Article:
Although he died at a very early age, he is still very popular and perhaps that's the reason people still love to buy his posters with his quotes printed on it. Bob Marley Quotes posters are in huge demand. One of the best things about bob Marley quotes posters is that they inspire us to be like him. They motivate us and encourage us to get into the music world and perform like him. His posters give us quick insight of his way of thinking.

At last, I would say those who love the music more than anything else; those for whom music is everything; those who want to get surrounded with music instruments and vibrant colors; and those who want to jazz up their room, must buy Bob Marley Quotes Posters.

Visit our website to read Bob Marley Quotes and Tatoo quotes.

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With the Beatles Remastered - Stereo Or Mono?

By Johnny Moon

I'm doing a whole series of articles on The Beatles 2009 remasters on whether the stereo or mono version is better and on most of those I feel my best answer is "both" (yes, they're both better!?) but with this one the answer is a bit more straightforward: The mono version of With The Beatles remastered is superior.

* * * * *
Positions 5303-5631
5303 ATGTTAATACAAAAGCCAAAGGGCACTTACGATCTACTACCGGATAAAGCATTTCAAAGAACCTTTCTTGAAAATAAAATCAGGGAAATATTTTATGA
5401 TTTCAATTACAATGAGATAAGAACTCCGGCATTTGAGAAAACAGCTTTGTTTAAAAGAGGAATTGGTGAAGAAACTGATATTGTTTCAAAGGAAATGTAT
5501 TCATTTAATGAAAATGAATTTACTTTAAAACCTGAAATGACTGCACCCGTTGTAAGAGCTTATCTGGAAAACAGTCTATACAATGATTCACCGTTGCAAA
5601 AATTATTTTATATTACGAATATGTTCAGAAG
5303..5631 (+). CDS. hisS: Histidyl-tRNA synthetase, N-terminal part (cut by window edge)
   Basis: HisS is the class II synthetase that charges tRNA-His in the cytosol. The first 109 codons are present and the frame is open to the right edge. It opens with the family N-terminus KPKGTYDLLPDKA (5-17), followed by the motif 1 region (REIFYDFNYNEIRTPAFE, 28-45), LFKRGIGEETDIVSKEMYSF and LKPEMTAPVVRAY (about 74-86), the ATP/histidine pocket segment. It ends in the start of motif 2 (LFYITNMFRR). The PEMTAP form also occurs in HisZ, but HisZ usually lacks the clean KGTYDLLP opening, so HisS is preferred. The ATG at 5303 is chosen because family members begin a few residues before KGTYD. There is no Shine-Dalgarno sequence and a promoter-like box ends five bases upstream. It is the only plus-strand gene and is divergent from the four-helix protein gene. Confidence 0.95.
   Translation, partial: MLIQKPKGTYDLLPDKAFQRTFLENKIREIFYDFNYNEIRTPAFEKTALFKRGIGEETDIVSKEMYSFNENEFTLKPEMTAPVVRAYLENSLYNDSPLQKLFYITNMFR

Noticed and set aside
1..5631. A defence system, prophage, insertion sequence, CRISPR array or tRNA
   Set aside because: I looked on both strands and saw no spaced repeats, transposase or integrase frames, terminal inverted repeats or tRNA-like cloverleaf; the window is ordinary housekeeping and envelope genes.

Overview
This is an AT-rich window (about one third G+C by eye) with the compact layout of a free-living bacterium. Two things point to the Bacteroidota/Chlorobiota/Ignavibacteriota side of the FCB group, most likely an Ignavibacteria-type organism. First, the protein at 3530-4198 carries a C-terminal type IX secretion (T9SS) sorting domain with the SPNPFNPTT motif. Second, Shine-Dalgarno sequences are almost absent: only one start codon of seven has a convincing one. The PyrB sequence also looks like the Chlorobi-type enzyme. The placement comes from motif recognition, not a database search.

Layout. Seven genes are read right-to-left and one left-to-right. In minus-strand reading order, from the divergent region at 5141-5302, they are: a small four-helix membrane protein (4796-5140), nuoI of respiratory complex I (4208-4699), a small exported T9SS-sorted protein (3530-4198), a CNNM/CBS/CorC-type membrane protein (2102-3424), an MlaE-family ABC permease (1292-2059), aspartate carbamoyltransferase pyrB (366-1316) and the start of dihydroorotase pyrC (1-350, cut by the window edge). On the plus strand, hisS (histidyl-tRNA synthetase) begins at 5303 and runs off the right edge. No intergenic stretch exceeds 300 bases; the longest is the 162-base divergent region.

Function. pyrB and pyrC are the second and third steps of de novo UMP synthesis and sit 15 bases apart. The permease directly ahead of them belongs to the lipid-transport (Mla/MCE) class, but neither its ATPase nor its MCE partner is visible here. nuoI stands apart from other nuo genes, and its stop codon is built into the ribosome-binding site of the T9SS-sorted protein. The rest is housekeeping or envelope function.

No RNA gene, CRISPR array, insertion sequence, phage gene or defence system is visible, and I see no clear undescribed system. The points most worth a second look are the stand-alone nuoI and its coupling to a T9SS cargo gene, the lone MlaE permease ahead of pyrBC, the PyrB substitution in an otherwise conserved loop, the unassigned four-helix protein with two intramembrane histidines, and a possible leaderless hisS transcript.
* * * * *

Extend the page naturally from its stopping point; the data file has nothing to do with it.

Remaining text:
These songs just don't sound that great (but they still sound really, really good) in stereo probably because they were not originally meant to be played back in stereo.

In mono the songs pack more punch and surprisingly (as this is not usually the case) the individual elements of the songs actually seems to be more clear in the mono versions than in the stereo versions. I can hear the vocals, the drums, and the guitar all very clearly.